Background: The giant cell-rich variant of extraskeletal osteosarcoma is a rare subtype of osteosarcoma, occurring in the extremities of adults prevalently in their sixth decade of life. We report an exceptional giant cell-rich variant of extraskeletal osteosarcoma that was detected above the patella in an adolescent patient. The exact histological criteria for giant cell-rich osteosarcoma is not clearly defined, which makes it very challenging to identify the key characteristics for preoperative discrimination between malignant giant cell-rich osteosarcoma and benign soft tissue giant cell tumors. This exceptional case can be a useful example for differential diagnosis of tumors with similar giant cell morphology for further appropriate choices of treatment.
Case Presentation: An 11-year-old Thai girl presented at our hospital with a 10-cm painless swelling in her right knee for three months. On examination, an irregular mass measuring 10x5 cm2 in size was detected above her right patella bone along with two 4-cm right inguinal lymph nodes. Radiological investigations and MRI showed the heterogeneous soft tissue mass beneath the subcutaneous fat without any patella bone invasion. Histopathology displayed numerous scattered multi-nucleated giant cells among the medium-size round cells to spindle cells in the background, together with osteoid formation. Abnormal mitoses, multi-nucleation and bizarre nuclei were found. One inguinal lymph node out of the two was positive for metastatic sarcoma. Our final diagnosis was giant cell-rich variant of extraskeletal osteosarcoma. The patient underwent neoadjuvant chemotherapy (EURAMOS-1) and a wide resection with a rotational flap. Histopathology reported less than 1% tumor necrosis. The patient remains alive without local recurrence or distant metastasis during the past 13 months.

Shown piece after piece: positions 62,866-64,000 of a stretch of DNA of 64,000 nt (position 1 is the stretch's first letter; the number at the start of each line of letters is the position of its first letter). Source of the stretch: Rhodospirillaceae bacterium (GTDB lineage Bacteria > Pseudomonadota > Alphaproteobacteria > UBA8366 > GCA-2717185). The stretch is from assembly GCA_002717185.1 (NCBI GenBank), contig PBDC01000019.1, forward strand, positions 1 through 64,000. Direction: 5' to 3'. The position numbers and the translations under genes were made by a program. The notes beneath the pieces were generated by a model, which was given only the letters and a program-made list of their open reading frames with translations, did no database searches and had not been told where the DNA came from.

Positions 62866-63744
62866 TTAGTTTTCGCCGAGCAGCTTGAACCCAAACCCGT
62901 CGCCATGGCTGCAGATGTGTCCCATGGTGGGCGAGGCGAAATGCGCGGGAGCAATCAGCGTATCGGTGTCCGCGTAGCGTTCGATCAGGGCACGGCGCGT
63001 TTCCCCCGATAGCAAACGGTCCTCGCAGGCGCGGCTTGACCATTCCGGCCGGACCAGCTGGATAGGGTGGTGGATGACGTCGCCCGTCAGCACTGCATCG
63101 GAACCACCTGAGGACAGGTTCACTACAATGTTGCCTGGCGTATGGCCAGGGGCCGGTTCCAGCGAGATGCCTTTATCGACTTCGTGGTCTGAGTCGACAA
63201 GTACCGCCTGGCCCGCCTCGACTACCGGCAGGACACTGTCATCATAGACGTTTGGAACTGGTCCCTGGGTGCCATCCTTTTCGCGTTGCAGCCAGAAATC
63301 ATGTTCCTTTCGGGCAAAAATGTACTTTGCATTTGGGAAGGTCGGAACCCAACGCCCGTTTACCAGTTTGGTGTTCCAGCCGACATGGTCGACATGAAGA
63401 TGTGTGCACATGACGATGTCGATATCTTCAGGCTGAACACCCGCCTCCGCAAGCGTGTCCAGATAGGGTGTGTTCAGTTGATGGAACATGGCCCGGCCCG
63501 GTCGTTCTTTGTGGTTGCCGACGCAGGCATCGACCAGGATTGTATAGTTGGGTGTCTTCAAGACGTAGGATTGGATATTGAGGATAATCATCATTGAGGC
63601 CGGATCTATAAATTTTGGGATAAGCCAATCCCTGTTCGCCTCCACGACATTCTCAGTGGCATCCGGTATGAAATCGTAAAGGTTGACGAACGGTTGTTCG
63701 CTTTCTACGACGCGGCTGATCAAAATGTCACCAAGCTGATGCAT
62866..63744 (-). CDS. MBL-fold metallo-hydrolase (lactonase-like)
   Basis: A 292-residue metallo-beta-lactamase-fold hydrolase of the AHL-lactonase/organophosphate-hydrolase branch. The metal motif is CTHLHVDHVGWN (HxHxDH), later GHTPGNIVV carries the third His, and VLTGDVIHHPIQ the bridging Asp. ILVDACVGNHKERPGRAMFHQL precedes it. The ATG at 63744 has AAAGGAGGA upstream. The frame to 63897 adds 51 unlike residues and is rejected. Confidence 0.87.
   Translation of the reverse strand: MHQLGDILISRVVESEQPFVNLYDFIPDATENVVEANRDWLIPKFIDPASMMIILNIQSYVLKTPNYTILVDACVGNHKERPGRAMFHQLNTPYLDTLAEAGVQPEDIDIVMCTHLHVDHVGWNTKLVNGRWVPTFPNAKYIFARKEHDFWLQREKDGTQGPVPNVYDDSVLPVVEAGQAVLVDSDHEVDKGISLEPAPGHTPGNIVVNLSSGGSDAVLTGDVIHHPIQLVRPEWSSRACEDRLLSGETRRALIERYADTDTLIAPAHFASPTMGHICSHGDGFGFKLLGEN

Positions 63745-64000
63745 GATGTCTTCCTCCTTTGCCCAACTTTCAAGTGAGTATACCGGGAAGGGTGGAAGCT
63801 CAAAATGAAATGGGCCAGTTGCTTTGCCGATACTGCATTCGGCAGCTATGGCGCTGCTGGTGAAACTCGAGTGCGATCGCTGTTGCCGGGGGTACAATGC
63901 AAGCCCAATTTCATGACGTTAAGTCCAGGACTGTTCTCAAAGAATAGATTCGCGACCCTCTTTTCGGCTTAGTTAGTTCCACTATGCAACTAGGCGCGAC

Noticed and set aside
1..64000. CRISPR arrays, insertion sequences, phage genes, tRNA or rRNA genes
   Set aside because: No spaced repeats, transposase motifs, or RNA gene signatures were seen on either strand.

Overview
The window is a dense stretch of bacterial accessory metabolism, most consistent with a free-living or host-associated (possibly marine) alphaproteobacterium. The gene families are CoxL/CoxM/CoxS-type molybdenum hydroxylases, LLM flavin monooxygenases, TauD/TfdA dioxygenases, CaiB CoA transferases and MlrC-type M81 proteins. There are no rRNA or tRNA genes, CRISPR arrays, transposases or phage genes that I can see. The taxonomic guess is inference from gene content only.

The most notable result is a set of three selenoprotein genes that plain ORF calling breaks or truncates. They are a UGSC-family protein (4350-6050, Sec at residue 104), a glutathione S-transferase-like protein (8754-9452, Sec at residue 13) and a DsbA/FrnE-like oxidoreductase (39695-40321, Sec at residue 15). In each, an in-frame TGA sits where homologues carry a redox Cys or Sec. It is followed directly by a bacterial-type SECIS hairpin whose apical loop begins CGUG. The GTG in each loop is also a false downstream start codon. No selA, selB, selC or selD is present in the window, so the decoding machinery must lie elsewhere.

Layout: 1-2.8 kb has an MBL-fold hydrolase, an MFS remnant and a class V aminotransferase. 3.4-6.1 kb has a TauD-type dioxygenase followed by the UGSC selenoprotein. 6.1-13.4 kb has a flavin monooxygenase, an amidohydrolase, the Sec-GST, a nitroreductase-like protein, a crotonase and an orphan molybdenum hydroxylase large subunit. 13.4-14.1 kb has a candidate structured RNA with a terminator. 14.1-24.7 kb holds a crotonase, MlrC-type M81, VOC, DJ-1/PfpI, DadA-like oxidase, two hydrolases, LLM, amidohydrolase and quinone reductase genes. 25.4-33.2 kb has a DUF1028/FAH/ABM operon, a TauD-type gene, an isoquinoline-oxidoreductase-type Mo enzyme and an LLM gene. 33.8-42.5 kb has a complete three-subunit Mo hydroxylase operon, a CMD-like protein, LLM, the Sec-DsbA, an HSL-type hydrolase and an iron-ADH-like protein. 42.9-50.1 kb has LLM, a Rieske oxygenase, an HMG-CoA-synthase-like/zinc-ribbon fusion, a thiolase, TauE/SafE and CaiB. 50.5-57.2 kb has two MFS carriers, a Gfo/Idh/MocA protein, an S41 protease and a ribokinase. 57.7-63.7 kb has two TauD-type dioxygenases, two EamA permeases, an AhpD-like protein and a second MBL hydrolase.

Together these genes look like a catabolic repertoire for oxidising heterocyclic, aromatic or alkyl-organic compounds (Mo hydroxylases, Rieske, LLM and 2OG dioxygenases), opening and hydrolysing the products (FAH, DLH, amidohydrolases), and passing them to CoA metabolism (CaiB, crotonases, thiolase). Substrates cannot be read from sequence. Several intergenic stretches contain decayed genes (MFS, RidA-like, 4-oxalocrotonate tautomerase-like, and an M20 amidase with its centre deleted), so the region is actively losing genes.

Conclusion: Giant cell-rich subtype of extraskeletal osteosarcoma has an extremely rare incidence, as well as considerable variations in histological entities. As a result, it has a very poor prognosis and possesses a high risk of misdiagnosis. Our report illustrates an unprecedented rare case of the giant cell-rich variant of extraskeletal osteosarcoma detected above the patella in an adolescent patient. Using a combination of radiography, magnetic resonance imaging, and histological examination, while carefully noticing all points of the clear cutting-criteria for differential diagnosis proposed in this study, a diagnosis of the giant cell-rich subtype of extraskeletal osteosarcoma can be reached. The preoperative differentiation of this exceedingly rare entity is crucial and needs to be examined by musculoskeletal pathologists for early accurate diagnosis and further effective treatment.
Abbreviations: MRI: Magnetic Resonance Imaging; ESOS: Extraskeletal Osteosarcoma; GCRO: Giant Cell-Rich Osteosarcoma; GCR-ESOS: Giant Cell-Rich Variant of Extraskeletal Osteosarcoma